American vs United on Pilot Pay
- United Airlines‘ new accord with pilots may not be the slamdunk airline and union leaders hope it is. Following the news that American Airlines offered its pilots a nearly 17 percent raise in a proposal sent to the Allied Pilots Association (more below), the Air Line Pilots Association chapter at United suspended a roadshow where it was attempting to sell the tentative agreement to crew members. But it may be a convenient excuse for ALPA: even before the American news, Airline Weekly understood that there is significant dissension in the ranks over everything from pay to regional scope, reserve and quality of life issues. Some members view the headline pay increase of 14.5 percent, which includes a previously agreed-to 5 percent increase, over two years as “substandard.” In addition, an increase to the weight limit allowed for 50-seat regional jets is also raising ire among pilots who abhor any additional regional scope relief. Voting on the United accord concludes July 15.
- American CEO Robert Isom took his pitch directly to the airline’s pilots in video shared on June 30. In that video, he promised to raise pay to rates comparable with United — the current leader in the U.S. — with a 16.9 percent raise over two years. The proposal also includes per diem, reserve, and other quality of life improvements, he said. Isom’s move is notable in that he bypassed the APA, which represents pilots at American, where negotiations are normally held behind closed doors.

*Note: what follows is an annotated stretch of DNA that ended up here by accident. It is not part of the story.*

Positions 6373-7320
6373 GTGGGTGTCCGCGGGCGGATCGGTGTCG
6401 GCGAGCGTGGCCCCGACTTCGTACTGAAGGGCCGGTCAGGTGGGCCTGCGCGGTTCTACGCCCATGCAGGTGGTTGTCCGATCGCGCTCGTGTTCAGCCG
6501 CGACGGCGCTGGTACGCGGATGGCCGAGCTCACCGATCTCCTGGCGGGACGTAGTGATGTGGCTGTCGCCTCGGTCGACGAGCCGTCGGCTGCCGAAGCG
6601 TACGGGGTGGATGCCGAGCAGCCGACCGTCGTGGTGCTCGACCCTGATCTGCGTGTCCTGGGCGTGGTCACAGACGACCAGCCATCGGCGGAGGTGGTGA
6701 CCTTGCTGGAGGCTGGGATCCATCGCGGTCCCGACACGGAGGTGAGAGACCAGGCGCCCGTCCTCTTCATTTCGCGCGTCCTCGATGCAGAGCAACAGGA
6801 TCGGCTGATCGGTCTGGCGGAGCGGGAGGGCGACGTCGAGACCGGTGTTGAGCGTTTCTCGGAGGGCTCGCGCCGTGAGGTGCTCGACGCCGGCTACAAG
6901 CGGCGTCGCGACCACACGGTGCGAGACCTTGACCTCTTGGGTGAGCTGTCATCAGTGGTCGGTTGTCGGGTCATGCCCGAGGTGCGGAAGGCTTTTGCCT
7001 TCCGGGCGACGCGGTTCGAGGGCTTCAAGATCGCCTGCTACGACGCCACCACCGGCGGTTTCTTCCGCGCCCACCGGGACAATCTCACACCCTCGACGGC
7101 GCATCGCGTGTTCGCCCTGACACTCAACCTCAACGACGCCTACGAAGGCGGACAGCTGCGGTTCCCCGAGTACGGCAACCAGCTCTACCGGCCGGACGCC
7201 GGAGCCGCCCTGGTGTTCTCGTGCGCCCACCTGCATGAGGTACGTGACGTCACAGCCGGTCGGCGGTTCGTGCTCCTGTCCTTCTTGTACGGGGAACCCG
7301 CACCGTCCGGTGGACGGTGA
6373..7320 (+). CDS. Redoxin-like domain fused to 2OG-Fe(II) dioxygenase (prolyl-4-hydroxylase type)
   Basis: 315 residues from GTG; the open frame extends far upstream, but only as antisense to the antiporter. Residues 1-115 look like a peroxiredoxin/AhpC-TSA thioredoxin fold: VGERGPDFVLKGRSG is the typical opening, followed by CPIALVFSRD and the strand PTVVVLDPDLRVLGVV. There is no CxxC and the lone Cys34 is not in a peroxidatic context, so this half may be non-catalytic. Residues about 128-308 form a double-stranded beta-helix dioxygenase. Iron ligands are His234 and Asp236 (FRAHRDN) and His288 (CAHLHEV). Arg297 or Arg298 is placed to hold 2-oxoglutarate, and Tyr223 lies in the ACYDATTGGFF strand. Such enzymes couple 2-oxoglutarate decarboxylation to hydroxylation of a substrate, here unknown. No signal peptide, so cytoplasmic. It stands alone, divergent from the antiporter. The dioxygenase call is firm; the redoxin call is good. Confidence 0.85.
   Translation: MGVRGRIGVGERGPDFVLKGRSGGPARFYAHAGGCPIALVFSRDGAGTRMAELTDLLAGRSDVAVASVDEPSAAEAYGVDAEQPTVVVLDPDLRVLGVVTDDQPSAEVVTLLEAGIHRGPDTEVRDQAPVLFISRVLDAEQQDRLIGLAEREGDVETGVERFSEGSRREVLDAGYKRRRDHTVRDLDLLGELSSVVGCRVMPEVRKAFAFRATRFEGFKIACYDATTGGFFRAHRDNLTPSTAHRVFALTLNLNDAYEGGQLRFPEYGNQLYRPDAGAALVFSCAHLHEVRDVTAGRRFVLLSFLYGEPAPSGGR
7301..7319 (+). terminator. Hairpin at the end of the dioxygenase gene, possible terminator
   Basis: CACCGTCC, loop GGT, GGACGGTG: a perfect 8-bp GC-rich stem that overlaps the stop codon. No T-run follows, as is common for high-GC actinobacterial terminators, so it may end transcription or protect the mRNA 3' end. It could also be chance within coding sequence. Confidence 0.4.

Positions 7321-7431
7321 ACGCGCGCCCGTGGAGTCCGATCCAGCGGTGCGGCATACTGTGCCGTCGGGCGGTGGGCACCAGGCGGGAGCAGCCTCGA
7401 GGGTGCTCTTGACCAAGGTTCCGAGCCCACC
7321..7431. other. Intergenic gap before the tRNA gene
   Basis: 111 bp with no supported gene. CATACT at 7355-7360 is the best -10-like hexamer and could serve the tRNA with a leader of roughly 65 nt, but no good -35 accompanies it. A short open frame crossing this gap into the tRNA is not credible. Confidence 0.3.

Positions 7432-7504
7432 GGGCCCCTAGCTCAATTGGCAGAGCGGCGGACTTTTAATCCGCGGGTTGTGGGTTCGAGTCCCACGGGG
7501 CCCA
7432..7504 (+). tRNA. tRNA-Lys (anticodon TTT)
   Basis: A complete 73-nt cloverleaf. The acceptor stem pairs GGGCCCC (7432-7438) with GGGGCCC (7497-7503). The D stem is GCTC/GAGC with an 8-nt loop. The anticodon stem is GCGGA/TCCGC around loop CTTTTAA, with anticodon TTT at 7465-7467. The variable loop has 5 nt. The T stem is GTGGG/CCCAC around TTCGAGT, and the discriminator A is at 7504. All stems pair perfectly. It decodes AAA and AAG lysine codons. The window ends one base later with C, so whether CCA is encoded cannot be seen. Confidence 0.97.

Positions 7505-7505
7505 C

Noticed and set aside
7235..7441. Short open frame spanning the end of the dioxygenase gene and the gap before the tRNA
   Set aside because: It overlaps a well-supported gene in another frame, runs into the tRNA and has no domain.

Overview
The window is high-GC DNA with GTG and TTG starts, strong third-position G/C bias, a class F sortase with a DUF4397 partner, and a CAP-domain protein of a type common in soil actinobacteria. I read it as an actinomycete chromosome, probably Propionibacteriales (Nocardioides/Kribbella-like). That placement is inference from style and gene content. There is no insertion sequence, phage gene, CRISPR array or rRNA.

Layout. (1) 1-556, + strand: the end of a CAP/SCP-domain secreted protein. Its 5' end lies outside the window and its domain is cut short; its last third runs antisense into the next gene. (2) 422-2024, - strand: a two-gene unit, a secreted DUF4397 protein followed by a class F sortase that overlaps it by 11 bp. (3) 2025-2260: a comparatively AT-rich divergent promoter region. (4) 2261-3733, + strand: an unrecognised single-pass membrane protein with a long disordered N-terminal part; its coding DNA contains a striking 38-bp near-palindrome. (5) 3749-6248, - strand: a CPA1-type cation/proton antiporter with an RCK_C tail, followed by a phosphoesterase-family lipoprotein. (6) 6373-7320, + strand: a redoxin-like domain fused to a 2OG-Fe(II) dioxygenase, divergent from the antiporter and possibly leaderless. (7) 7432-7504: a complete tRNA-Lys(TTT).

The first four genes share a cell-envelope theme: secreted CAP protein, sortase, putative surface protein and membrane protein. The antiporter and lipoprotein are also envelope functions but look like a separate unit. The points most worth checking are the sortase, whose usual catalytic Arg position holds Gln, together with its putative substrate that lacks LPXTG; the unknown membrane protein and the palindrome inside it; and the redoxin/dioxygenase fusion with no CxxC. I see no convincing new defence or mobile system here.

- UK-based pilots at Ryanair represented by the British Airline Pilots Association (BALPA) last week approved a contract that restores pre-Covid pay levels and provides wage increases through 2026, according to the airline. “This long-term agreement delivers stability, accelerated pay restoration, future pay increases and other benefit improvements for our UK pilots,” Ryanair People Director Darrell Hughes said.
- Pilots at Mesa Airlines rejected a tentative agreement on June 29. Of those who voted, 68 percent were against the deal that would have raised starting rates for first officers flying regional jets to $48 an hour, according to ALPA. The rejection comes less than two weeks after ALPA and American-owned Envoy, Piedmont Airlines, and PSA Airlines agreed to significant wage increases to $90 an hour for starting first officers. “We believe this vote reflects the rapid market shift for airline pilots which will need to be addressed by management,” said Captain Chris Gill, chair of ALPA’s Mesa Master Executive Council.
- Flight attendants at Eastern Airlines have voted to join the Association of Flight Attendants-CWA (AFA). According to the union, 94 percent of cabin crew members at the carrier voted in favor of membership in a vote that was certified by the U.S. National Mediation Board on June 27. Eastern flight attendants must elect their union leadership before contract talks can begin.